Measuring the success of PR engagement

By Allyson Wright on August 24th, 2017

Raise your hand if you read reviews of an item before you purchase it? I’m guessing your hand is raised. In fact, 92 percent of consumers read reviews online before making a purchase. Why do we do it? More times than not, we not only trust the feedback of others and want to make sure they were pleased with the item, but also make sure it’s worth the value of our investment.

This same concept applies to the healthcare industry today. More and more consumers are shopping around for doctors and specialists. We want to make sure the doctor and office staff doesn’t have a long wait time, doesn’t overcharge patients, and has good patient reviews and outcomes. The best doctors are usually found through word of mouth and brand awareness. This is where the role of PR comes into play−building awareness and trust for a brand, product or healthcare provider.

So how does PR help build awareness and in turn, lead to return on investment (ROI)? PR professionals rely on a key few strategies:

  • Testimonials and word-of-mouth reviews: About 72 percent of millennials say they take their “friends” opinions into account before making a purchase and 54 percent of millennials look online before choosing a doctor. It’s important for companies and healthcare organizations to gather testimonials and post online where users will see right away. Include testimonials on brochures, flyers or send a survey to patients asking for feedback.
  • Steady stream of news: In addition to reviews and testimonials, it’s important for healthcare organizations to provide consumers with current content. This includes press releases on various awards won, new solutions added to platforms, new locations opening, new providers added to staff, etc. as well as thought leadership articles and interviews with local and trade media.
  • Social media platforms: Tools such as Twitter, LinkedIn, Facebook and now Instagram, allow consumers to actively engage with brands and thought leaders.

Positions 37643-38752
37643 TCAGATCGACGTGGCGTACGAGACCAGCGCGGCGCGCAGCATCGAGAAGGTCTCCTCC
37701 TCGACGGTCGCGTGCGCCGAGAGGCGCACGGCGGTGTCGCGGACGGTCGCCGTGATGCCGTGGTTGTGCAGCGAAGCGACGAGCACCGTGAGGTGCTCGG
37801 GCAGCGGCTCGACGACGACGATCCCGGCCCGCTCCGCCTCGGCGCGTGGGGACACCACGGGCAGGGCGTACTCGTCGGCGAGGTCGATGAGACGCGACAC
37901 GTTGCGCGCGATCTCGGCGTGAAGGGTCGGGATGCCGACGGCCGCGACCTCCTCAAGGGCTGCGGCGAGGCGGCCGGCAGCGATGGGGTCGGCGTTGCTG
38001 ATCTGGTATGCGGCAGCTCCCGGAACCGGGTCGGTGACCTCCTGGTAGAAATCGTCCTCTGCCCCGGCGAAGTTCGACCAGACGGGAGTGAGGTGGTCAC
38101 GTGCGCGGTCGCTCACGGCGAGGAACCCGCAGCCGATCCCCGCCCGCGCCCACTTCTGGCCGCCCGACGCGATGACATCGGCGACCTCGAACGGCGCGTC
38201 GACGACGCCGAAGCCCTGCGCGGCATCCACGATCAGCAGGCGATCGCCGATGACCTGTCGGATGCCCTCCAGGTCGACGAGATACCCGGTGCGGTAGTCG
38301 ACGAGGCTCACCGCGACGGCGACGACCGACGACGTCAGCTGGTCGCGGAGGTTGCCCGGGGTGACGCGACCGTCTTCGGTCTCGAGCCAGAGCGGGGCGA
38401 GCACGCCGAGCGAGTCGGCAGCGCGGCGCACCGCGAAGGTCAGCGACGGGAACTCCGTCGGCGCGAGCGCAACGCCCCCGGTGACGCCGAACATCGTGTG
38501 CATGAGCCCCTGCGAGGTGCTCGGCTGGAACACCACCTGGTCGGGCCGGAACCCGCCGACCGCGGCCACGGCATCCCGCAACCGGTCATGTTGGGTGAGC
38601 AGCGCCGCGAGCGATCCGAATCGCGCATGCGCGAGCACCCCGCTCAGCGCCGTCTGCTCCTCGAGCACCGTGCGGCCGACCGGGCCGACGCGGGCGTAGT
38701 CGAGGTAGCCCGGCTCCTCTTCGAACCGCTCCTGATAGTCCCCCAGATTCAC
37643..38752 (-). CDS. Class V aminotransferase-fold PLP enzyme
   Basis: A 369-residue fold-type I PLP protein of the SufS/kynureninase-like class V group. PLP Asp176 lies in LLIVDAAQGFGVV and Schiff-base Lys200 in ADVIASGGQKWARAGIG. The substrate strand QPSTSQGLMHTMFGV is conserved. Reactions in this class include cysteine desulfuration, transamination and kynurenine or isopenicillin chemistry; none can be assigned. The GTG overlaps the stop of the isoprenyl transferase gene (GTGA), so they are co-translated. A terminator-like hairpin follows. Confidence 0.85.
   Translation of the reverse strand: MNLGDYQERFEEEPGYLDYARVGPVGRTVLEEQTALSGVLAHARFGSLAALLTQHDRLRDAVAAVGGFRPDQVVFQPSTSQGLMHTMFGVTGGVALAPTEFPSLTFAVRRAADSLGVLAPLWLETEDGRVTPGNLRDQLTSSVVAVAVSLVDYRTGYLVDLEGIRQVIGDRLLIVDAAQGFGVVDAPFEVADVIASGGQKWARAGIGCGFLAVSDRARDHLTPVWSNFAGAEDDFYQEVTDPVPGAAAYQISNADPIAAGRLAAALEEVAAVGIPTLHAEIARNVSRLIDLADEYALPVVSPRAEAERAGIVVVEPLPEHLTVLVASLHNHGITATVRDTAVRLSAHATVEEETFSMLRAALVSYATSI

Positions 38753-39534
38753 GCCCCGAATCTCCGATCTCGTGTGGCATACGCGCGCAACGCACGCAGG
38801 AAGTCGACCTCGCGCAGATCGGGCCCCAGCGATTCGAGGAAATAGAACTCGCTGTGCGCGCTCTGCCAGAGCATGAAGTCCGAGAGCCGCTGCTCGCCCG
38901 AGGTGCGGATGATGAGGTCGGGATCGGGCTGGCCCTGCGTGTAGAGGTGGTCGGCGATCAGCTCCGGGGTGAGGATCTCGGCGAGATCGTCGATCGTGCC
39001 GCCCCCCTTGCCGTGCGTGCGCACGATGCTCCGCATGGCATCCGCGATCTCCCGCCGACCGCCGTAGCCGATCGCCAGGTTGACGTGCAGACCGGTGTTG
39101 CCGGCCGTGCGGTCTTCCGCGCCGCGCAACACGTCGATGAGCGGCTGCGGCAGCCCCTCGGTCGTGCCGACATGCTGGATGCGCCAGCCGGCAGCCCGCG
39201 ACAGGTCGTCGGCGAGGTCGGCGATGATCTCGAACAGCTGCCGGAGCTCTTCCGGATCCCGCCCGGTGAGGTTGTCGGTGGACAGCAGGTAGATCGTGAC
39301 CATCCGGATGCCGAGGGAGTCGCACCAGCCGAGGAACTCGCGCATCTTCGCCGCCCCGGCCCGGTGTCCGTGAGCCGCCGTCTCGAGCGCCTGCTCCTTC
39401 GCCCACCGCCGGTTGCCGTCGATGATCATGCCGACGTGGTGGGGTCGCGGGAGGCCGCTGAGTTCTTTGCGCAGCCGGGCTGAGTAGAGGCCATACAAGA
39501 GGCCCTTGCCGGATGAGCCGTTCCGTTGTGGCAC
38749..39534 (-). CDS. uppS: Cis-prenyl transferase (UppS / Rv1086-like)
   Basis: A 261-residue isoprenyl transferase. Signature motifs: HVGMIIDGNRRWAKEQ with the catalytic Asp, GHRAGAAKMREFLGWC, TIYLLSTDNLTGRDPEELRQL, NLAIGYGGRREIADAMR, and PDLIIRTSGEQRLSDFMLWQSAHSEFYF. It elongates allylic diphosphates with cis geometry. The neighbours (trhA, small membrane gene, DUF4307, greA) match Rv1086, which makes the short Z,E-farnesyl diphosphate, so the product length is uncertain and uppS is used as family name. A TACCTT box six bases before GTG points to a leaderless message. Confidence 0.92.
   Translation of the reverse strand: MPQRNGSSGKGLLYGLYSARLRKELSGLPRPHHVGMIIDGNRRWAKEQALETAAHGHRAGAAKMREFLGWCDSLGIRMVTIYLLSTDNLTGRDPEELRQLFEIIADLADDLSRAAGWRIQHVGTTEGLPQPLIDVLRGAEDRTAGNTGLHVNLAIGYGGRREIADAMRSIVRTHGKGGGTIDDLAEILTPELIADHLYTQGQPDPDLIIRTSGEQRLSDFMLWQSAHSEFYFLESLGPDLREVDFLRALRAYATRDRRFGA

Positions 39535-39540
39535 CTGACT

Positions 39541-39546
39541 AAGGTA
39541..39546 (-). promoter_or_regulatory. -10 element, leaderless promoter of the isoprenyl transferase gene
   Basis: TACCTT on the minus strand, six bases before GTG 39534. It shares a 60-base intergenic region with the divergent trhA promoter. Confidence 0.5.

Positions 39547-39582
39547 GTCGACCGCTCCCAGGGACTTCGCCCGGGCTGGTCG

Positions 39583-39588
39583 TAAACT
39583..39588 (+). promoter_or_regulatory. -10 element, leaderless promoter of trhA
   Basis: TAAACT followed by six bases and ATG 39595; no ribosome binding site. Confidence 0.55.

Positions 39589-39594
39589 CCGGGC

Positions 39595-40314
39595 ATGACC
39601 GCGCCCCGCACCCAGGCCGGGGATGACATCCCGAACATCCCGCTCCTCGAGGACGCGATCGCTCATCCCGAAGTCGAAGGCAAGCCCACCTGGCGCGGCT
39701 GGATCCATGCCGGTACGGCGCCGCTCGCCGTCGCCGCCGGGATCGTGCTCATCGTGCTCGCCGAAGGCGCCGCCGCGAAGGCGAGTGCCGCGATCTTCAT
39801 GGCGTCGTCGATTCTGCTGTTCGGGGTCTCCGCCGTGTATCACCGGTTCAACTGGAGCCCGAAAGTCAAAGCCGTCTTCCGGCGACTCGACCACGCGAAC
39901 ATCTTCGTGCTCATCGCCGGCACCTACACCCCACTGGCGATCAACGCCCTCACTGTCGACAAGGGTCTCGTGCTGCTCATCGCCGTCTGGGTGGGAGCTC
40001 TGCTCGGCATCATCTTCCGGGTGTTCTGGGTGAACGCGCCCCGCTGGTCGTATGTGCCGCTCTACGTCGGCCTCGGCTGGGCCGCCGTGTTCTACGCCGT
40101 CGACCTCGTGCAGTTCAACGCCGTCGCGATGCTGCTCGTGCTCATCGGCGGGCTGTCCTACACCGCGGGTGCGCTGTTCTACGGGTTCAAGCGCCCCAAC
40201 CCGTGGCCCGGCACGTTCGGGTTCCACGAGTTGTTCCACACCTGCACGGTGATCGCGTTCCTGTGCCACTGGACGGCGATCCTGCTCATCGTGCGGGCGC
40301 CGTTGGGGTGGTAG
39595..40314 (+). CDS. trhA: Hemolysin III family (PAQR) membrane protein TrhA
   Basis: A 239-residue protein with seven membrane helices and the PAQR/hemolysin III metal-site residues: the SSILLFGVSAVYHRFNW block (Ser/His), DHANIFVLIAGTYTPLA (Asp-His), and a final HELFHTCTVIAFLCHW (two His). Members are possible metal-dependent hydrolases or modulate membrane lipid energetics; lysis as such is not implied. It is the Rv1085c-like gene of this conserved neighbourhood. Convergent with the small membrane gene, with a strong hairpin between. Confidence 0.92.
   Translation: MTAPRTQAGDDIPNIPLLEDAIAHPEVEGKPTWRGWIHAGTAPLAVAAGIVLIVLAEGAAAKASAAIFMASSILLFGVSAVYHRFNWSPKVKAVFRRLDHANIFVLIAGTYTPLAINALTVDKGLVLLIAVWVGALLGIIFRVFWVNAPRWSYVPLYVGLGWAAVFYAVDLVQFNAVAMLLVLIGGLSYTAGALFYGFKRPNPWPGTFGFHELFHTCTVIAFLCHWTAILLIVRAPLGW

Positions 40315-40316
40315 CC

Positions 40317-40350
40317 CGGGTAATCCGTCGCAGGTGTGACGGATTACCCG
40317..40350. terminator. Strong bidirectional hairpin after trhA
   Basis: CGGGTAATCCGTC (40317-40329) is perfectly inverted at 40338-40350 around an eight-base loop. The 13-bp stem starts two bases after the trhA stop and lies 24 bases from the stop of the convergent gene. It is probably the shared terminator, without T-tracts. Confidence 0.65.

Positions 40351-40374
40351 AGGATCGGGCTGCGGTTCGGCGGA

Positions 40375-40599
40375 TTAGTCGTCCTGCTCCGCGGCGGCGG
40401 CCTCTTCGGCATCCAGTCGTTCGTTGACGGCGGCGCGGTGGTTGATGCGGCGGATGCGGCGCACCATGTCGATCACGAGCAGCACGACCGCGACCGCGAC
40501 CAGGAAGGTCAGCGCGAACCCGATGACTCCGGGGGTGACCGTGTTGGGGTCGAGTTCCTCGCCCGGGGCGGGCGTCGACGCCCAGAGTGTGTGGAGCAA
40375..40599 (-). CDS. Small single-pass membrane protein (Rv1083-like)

Once organizations incorporate these strategies into their PR plan, it’s important to measure success, enabling organizations to know if their programs are driving revenue. Most PR organizations use monitoring tools to gather analytics and insights on their programs. Key metrics to measure include the following:

  • Website visitors from owned and earned media: This allows organizations to track the number of website visitors from advertising efforts and media placements. Tracking websites to see which receive the most traffic allows PR teams to adjust plans.
  • Search Engine Optimization (SEO): Do your primary keywords appear on the first page of Google? PR organizations should track these keywords on a quarterly basis and incorporate these words into website content and new content development pieces. Search results provide a look into how a prospective company will find (or not find) an organization one the first page of results.
  • Lead gen and sales conversions: Lead gen tools such as Pardot helps organizations measure and nurture quality leads. The number of sales conversations is a clear measure of success for organizations.
  • Google Analytics: PR professionals should track metrics such as bounce rates, conversation rates, key words leading to content, time users on spending on various website pages and referrals. All results are key to adjusting PR plans and measuring ROI.

How as your company successfully measured PR metrics? What has resonated with your clients?

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